Trump vows to ‘stop’ gender-affirming care for minors if re-elected president

Former President Donald Trump vowed in a video released Tuesday that, if re-elected, he would punish doctors who provide gender-affirming care to minors and push schools to “promote positive education about the nuclear family” and “the roles of mothers and fathers” as part of a wide-ranging set of policies to use federal power to target transgender people.

In the straight-to-camera video posted on his Truth Social platform, Trump said he would task several federal agencies to police and ultimately “stop” gender-affirming care for minors, which he equated to “child abuse” and “child sexual mutilation.”

He said he would also prohibit any federal agency from doing work to “promote the concept of sex and gender transition at any age,” not just for minors.

The proposals are likely to be met with staunch opposition from LGBTQ rights advocates, who are fighting similar ideas across the country, calling them detrimental to trans people. 

Gender-affirming care, according to the Department of Health and Human Services, “consists of an array of services that may include medical, surgical, mental health, and non-medical services for transgender and nonbinary people.”

Trump’s proposals are among the most draconian compared to the many that have circulated in state capitols in recent years, going so far as to suggest that he would push for a federal law recognizing only two genders. 

Trump said he would push Congress to pass a law banning gender-affirming care for minors nationwide; order the Department of Justice to investigate the pharmaceutical industry and hospitals to see if they “deliberately covered up horrific long-term side effects of sex transitions in order to get rich;” and cut off doctors from Medicare and Medicaid — a potential career-ender for many doctors — if they treat trans youth with hormones or surgery.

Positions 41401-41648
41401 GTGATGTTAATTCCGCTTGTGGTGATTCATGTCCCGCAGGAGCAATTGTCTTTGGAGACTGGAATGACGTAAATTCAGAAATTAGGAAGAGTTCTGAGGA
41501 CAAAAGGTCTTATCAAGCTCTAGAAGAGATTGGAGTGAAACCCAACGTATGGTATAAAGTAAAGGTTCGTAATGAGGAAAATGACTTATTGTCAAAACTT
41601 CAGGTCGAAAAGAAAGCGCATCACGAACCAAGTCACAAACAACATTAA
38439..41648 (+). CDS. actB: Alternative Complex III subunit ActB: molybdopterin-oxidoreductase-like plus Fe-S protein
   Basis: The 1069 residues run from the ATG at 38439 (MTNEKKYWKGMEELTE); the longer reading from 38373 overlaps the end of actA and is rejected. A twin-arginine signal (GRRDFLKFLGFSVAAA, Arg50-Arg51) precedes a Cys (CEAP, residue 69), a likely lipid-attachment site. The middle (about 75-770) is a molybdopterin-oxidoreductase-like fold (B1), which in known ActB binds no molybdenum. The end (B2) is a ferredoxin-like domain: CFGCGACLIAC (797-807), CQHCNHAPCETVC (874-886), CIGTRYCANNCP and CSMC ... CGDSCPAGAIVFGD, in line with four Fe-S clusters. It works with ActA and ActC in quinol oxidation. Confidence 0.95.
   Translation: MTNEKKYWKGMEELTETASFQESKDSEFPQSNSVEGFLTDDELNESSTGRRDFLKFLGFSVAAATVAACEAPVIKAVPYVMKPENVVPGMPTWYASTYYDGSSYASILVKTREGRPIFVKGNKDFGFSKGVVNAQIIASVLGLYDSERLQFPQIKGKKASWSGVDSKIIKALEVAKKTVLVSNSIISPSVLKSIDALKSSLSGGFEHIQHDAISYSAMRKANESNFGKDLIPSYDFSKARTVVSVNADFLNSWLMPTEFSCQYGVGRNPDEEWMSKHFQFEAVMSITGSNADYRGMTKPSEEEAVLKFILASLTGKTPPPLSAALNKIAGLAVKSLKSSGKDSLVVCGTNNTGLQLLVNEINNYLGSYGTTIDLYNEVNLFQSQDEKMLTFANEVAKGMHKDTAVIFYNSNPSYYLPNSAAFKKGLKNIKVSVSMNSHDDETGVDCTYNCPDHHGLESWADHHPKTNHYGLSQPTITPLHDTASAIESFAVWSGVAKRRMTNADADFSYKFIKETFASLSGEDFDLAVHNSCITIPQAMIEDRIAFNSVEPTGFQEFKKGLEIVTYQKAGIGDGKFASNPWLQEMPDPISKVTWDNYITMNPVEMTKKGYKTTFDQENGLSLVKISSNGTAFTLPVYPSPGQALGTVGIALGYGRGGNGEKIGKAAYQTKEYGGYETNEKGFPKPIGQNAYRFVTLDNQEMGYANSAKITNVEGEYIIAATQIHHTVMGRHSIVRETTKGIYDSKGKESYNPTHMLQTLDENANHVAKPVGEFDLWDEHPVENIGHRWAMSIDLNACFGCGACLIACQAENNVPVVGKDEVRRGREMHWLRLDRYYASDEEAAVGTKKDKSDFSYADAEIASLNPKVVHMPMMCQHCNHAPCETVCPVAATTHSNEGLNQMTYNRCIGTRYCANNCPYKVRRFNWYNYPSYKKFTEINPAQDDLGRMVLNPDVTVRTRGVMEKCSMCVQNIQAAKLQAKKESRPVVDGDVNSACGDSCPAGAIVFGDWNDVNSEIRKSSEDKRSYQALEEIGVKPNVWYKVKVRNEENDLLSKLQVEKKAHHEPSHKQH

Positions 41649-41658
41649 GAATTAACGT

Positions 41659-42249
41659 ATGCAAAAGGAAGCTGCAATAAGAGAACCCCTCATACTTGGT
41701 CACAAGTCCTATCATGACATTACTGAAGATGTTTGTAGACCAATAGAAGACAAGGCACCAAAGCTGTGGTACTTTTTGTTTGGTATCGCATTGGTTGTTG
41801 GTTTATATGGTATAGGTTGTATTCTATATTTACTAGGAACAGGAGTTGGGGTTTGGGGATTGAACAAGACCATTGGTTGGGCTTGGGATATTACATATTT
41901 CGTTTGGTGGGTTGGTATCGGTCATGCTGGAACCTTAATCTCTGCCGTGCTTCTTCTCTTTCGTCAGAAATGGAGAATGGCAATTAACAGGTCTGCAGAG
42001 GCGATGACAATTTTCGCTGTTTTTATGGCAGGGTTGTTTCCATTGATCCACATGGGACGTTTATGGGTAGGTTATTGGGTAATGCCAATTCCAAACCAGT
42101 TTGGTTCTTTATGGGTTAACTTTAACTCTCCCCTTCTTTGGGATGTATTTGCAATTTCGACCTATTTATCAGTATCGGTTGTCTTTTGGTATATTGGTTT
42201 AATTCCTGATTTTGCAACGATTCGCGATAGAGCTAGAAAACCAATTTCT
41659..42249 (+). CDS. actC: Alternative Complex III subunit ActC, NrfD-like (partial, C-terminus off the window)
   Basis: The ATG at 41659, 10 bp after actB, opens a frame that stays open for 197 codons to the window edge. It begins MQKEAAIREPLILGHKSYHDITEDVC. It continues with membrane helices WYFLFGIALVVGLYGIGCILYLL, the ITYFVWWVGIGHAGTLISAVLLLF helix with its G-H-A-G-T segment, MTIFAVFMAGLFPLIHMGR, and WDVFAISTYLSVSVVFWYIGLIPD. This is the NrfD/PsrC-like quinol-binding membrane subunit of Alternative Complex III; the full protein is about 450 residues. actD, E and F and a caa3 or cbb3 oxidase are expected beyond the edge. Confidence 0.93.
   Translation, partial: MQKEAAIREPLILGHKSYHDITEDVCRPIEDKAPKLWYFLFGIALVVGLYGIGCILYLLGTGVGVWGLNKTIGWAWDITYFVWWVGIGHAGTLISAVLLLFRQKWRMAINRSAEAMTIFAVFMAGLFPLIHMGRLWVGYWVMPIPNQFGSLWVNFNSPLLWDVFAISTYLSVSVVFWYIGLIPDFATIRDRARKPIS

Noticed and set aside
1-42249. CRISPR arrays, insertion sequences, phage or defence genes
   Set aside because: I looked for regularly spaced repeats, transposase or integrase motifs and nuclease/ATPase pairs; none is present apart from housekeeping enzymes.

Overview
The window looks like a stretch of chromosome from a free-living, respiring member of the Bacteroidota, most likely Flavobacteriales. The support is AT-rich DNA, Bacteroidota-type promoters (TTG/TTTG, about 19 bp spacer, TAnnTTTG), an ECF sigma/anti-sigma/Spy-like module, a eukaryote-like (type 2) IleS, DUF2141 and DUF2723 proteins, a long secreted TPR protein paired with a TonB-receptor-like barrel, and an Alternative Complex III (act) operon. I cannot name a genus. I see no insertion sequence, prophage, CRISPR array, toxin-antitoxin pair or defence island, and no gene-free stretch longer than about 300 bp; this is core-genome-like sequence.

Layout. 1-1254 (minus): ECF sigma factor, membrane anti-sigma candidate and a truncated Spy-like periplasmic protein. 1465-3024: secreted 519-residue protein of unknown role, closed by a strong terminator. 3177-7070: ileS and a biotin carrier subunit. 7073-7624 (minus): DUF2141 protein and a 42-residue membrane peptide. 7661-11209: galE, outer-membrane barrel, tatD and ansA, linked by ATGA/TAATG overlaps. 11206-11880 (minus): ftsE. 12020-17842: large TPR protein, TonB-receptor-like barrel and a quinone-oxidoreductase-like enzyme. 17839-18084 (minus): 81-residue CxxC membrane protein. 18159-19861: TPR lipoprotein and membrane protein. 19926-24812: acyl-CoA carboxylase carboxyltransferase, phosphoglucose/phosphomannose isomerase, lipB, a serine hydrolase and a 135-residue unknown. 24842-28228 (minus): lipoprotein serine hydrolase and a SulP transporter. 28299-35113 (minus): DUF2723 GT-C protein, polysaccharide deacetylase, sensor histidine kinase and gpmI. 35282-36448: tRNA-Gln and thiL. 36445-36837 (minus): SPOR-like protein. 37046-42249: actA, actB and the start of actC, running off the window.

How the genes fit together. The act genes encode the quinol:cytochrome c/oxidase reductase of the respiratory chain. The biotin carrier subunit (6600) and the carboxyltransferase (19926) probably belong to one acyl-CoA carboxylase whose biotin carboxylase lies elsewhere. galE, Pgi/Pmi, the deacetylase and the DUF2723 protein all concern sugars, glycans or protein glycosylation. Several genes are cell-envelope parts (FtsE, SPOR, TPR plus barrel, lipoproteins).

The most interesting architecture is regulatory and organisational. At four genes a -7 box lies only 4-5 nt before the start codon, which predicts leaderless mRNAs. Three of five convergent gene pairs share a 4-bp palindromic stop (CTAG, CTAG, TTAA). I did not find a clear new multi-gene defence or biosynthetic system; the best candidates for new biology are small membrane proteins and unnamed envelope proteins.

In addition, he said he would make it easier for patients who later regret receiving gender-affirming care as a minor to sue their doctors, calling the procedures “unforgivable.”

Trump also said his policy changes would extend to education.

He has already vowed to create a “new credentialing body for teachers” regarding the teaching of race history, but added that the panel will “promote positive education about the nuclear family, the roles of mothers and fathers and celebrating, rather than erasing, the things that make men and women different.”

He said his Department of Education would impose “severe consequences” on any teachers or school officials who “suggest to a child that they could be trapped in the wrong body,” which could include civil rights penalties for the individuals and a loss of federal funding for schools.

“The left-wing gender insanity being pushed at our children is an act of child abuse. Very simple. Here’s my plan to stop the chemical, physical and emotional mutilation of our youth,” Trump said.

Trump’s proclamation comes as he looks to reignite momentum for his second presidential campaign and as conservatives nationwide have become increasingly concerned about trans issues, especially gender-affirming care for minors.

The hardline stance is a departure for Trump, who distinguished himself from more traditional social conservatives in the 2016 Republican presidential primary by openly courting LGBT voters.

The former Democratic donor from Manhattan said in 2016 that he was “fine” with same-sex marriage and would be a “real friend” of the LGBT community and has bragged about how he “did great with the gay population,” compared to other Republican presidential candidates.

Five Republican-leaning states have enacted bans or restrictions on gender-affirming care for minors over the past two years: Alabama, Arizona, Arkansas, Tennessee, Utah

Lawmakers in at least 21 states have proposed bills so far this year seeking to ban or restrict gender-affirming care for minors.

Judges have blocked the laws in Alabama and Arkansas from taking effect, pending the outcome of lawsuits.

The ACLU of Utah and the National Center for Lesbian Rights have told NBC News they plan to file suit against Utah within two weeks over its law, which was signed by the governor on Saturday.